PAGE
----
Young children undergoing ambulatory orthopedic, urology, general surgery, and otolaryngology surgical procedures frequently experience post-surgical pain and exhibit maladaptive behaviors, such as increased crying, difficulty with sleep, and acting out.1

Researchers wanted to know whether the maladaptive behavior accompanying post-op pain was a phenomenon in the pediatric population of children 1-6 years of age, says Lena Sun, MD, Emanuel M. Papper professor of pediatric anesthesiology at Columbia University Medical Center in New York.

Investigators found that 69% of 204 patients in the study had experienced pain after two to three days, and 17% still experienced pain after one or two weeks post-discharge. The maladaptive behaviors were reported in 55% of children after two or three days and 15% after one or two weeks post-surgery. Investigators used a questionnaire survey to determine the pediatric patients’ pain levels and whether children exhibited maladaptive behaviors. They used the Parents’ Postoperative Pain Measure (PPPM) and Post-Hospital Behavior Questionnaire (PHBQ).1

“We wanted to know in an ambulatory population whether or not this was a prevalent issue,” Sun says. “We found it does occur for the first couple of days, but is relatively rare after a week.”

Previous research literature reported that children experienced pain for longer periods. But ASCs today are better at taking care of pediatric patients and preventing longer-term discomfort, she notes.

“Our data suggest that the providers are giving children and parents directions to prescriptions to pain medications, and they’re very compliant with taking those medications,” Sun says. “With this group we’ve studied, this has contributed to the findings that we’re doing a much better job than we used to do.”

Communication is key. “Postoperative pain is something that always should be discussed with patients,” Sun says.

“It’s very challenging to take care of young children,” Sun adds. “Especially with surgery and anesthesia, we don’t want them to get upset about every potential issue that occurs, so we want to give them the resources they need.”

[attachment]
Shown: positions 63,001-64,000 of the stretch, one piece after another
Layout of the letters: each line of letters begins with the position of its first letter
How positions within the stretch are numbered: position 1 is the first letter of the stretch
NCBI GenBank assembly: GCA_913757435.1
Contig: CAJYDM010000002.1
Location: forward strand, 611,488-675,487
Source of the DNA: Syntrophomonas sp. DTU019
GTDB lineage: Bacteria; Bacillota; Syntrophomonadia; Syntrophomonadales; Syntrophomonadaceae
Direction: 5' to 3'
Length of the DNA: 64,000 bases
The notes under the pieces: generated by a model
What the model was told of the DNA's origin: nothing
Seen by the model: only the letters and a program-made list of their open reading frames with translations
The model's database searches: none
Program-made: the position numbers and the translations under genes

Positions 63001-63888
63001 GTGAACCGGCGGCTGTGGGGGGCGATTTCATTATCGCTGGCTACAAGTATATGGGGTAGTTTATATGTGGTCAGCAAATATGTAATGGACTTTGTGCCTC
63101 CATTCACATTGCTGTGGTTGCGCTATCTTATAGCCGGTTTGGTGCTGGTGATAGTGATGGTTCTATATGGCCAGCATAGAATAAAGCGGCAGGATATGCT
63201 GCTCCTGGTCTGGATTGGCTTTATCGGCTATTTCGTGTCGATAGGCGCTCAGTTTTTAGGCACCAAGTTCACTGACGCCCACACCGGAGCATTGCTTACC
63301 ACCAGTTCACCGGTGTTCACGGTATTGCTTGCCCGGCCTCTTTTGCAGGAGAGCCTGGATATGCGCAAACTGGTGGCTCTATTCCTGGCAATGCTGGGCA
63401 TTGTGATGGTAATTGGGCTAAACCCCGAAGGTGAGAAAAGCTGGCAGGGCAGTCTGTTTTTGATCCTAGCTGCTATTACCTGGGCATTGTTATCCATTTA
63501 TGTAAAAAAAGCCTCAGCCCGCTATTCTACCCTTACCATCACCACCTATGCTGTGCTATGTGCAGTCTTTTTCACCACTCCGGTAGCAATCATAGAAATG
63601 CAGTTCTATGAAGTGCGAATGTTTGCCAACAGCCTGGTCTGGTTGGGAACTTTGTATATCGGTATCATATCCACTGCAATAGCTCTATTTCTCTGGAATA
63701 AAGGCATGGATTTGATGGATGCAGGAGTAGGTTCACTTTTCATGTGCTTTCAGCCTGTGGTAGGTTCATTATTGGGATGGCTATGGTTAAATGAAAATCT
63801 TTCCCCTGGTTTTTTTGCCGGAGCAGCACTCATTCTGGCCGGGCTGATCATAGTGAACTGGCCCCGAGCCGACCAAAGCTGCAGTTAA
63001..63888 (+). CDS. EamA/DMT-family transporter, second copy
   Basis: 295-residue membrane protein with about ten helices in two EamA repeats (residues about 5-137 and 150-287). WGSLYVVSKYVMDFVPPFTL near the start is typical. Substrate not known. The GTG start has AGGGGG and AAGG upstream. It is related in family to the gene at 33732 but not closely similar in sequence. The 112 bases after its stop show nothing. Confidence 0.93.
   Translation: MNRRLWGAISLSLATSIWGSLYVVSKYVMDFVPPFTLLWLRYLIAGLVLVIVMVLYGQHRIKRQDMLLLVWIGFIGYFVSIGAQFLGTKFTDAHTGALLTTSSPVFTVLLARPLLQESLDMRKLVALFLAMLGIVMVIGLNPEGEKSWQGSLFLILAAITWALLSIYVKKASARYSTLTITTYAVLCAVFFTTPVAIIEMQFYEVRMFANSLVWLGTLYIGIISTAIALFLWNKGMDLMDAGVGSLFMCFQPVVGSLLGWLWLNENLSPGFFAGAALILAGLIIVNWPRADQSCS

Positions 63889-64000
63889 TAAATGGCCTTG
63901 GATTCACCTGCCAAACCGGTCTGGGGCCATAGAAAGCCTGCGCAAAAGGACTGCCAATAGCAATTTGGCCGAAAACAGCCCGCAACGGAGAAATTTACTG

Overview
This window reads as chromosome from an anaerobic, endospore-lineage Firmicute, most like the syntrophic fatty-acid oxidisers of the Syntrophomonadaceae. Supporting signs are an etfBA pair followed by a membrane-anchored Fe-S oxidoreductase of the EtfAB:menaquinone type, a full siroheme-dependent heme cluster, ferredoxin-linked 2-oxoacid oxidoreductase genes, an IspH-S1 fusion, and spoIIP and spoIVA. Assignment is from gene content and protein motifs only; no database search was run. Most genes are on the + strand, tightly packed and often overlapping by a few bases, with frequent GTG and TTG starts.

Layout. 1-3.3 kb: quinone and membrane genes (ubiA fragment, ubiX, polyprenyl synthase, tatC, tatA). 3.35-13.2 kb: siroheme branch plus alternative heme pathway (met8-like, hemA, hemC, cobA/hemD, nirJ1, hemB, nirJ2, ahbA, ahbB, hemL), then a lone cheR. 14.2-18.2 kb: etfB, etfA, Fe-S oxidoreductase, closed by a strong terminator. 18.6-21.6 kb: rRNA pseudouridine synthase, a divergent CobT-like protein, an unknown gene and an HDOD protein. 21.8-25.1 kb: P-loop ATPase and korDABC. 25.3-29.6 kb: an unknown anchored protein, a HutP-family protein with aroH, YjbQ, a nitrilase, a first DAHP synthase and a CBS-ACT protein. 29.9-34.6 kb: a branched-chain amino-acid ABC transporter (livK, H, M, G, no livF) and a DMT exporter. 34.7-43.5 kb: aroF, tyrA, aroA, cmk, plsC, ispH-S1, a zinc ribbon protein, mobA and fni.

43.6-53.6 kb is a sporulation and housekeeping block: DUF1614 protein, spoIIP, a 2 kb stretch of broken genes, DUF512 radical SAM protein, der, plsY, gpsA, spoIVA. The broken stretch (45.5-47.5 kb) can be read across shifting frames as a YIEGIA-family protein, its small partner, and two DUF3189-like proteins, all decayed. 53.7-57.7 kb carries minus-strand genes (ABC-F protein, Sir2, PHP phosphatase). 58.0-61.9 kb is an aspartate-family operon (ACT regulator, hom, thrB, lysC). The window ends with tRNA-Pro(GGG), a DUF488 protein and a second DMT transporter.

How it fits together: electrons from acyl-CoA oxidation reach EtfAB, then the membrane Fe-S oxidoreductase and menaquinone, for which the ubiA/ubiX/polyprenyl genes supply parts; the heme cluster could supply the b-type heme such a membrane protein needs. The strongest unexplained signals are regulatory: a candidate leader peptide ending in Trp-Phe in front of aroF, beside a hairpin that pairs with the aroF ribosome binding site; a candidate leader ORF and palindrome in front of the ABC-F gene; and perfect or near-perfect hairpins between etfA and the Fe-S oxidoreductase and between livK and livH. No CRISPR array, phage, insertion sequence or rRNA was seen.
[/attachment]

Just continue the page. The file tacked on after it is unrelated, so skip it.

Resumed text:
Plus, physicians are better about identifying patients who need pain medication, and they’re communicating the importance of treating the children’s pain. The surgery team’s experience helps identify patients who might experience more pain. They can judge how well pediatric patients might do based on what they observe about patients in the recovery room, she adds.

“Surgeons know which type of surgical procedures are most likely to be painful, and they need to make sure parents are instructed that this procedure will be painful and which medications, including Tylenol and ibuprofen, they might want to think about,” Sun says.

If the procedure is not expected to be very painful, then that expectation can be conveyed, too. The point is that ASCs and physicians have gotten better at relaying these expectations along with post-surgery pain instructions.

“In the past, parents either didn’t fill the prescription or didn’t follow instructions well, so there was a barrier,” Sun says. “In our study cohort, the compliance rate appears to be quite good.”

The maladaptive behaviors identified in the children was associated with pain, but the other factors that affect such behavior are unknown, Sun says.

“It’s not due entirely to pain,” Sun says. “There are patients with zero pain who still have maladaptive behavior changes, so it’s not 100% related to pain.”

This is an area that should be studied further, she adds. It also helps families cope with their children’s pain and maladaptive behaviors if they can call someone to whom they can express concerns or ask questions.

“It’s important to make sure you have clear instructions and manage expectations and have communication open,” Sun says. “Parents should be able to call us from time to time, and I think that needs to be emphasized.”


  1. Cai Y, Lopata L, Roh A, et al. Factors influencing postoperative pain following discharge in pediatric ambulatory surgery patients. J Clin Anesth 2017;39:100-104.